The majority of French unions – the CGT, FO, FSU and Solidaires – called on workers to mobilize and demonstrate on Tuesday, October 5. Those who participated were right to do so. It was an opportunity to be seized to discuss what needs to be done to change things with our coworkers.
Reasons to demonstrate? There are more than enough. The price of gas increased once again on October 1, by 12.6%, and so did the prices of oil and electricity. This winter, millions of working-class families will see their heating expenses soar drastically. The government has just enforced its unemployment insurance reform, a reform that will have catastrophic consequences for millions of unemployed workers. Jobseekers who used to get around 900 euros per month could lose up to 200 euros.
Many of the attacks against workers are being ignored by the media. On top of all the job cuts, thousands of temporary workers are being sacked every day. In every single company, working conditions are under attack: production rates are increasing, breaks are being shortened, bonuses scrapped, worktime extended… And to force workers to accept all this, discipline is being tightened and workers are getting sanctioned for no reason. Since the end of summer, the atmosphere at work has worsened.
Yes, there are plenty of reasons to protest. Yet for the CFDT, the union in France with the largest membership officially, it’s “don’t worry be happy”. They chose not to rally to the October 5 call! As for the other unions, why did they wait so long to call for a day of strike action? And why did they call for different protests on different dates, appealing to specific sectors of the working class (pensioners, teachers, nurses, etc.)? That can only result in dispersing mobilization before it even takes off. And leading up to October 5, there was no way of knowing whether the unions were planning to call for more strike action or not.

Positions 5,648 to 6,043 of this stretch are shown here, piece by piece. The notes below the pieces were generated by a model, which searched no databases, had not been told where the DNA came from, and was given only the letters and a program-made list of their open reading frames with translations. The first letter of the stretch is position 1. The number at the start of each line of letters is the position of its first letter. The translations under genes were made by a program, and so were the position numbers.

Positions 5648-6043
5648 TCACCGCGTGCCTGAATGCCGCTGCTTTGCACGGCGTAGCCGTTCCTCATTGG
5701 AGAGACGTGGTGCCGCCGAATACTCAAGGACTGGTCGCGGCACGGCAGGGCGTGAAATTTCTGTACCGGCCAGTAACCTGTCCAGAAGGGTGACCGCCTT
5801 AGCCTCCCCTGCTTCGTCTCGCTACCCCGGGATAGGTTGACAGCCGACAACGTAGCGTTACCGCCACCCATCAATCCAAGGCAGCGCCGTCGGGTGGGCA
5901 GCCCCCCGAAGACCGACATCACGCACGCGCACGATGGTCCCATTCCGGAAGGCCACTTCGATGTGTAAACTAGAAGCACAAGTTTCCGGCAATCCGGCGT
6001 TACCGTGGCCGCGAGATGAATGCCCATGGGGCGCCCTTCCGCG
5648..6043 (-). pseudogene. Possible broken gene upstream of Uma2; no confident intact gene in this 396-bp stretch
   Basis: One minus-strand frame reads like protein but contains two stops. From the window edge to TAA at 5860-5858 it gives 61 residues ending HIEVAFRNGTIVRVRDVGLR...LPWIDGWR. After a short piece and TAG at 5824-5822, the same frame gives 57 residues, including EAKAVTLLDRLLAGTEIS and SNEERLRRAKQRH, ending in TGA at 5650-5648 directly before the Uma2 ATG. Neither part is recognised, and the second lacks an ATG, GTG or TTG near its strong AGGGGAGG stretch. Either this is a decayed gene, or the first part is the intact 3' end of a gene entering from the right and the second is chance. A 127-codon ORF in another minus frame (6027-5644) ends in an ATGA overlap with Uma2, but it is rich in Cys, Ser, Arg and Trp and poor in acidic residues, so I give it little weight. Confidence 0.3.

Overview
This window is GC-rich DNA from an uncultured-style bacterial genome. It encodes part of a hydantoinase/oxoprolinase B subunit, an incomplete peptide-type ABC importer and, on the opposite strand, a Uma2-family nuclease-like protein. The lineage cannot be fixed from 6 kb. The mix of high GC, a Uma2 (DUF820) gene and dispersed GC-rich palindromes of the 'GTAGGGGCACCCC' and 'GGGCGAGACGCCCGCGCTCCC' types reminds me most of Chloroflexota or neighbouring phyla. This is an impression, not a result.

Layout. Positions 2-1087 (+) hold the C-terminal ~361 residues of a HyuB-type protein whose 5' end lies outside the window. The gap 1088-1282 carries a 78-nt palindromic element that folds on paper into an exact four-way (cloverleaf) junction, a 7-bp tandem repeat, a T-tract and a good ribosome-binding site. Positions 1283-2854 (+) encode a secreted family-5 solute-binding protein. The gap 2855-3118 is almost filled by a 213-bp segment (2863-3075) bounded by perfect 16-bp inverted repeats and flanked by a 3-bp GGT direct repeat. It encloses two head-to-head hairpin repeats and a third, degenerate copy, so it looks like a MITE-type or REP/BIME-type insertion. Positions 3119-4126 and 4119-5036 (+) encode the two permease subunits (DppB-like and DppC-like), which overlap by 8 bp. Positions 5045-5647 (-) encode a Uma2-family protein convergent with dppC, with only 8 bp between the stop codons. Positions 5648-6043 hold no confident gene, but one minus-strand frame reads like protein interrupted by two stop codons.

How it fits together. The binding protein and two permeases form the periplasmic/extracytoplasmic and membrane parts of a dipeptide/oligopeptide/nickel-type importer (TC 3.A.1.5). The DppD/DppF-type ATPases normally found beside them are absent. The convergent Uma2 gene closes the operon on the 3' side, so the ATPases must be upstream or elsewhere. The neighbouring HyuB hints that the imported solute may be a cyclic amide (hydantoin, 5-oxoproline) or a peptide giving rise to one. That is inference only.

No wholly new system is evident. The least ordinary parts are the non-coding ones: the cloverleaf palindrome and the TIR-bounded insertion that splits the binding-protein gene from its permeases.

Yet the situation leaves us no choice: we need to get ready to unify our future struggles, to bring all workers together in a common fight around basic, essential demands. The bourgeoisie has taken advantage of the health crisis to become richer and richer by shamelessly aggravating exploitation. In every corporation, workers sense that new attacks are cooking up, in headquarters far away.
Because of the shortages in raw materials and semiconductors, and of the delays they are causing, many companies are alternating between stopping production completely and brutally accelerating production, sometimes from one week to the next. The capitalists are making the workers pay for the chaos of their economy, so that shareholder profits continue to rise.
Renault’s senior managers say they want to impose “overtime” up to 50 times a year. “Overtime” consists in telling workers at short notice that their working day will be lengthened on that very day according to the boss’s needs. This already exists in many companies, but for Renault it’s the first time it will come into effect. Management also wants to scrap seniority bonuses and lower overtime pay. For bosses, the objective now is not just to freeze wages but to cut them. And price hikes also mean a drop in wages.
No matter what, workers will have to organize to prepare for their future fights. Union leaders act like they don’t even believe in themselves or in the workers’ capacity to mobilize. Workers and trade-union activists mustn’t let their spirits get dragged down.
The millions of workers in this country represent a colossal force. Not only do they make up the bulk of society, they are at the heart of all production. If the entire working class were to protest in an explosive and determined way, it could scare the employers and make both the capitalists and the government back down. An outbreak of social unrest will come, inevitably. We need to get ready for it.
To move in that direction, workers need their own program. Its core elements are simple: job cuts must be prevented by sharing out work between all without any loss in pay; the capitalist class and the government must be forced to ensure that wages and pensions go up at the same rate as prices do; the accounts of companies must be under the workers’ control to find out where the money actually is and goes.
United behind these objectives, the working class in struggle can be an incredibly powerful force.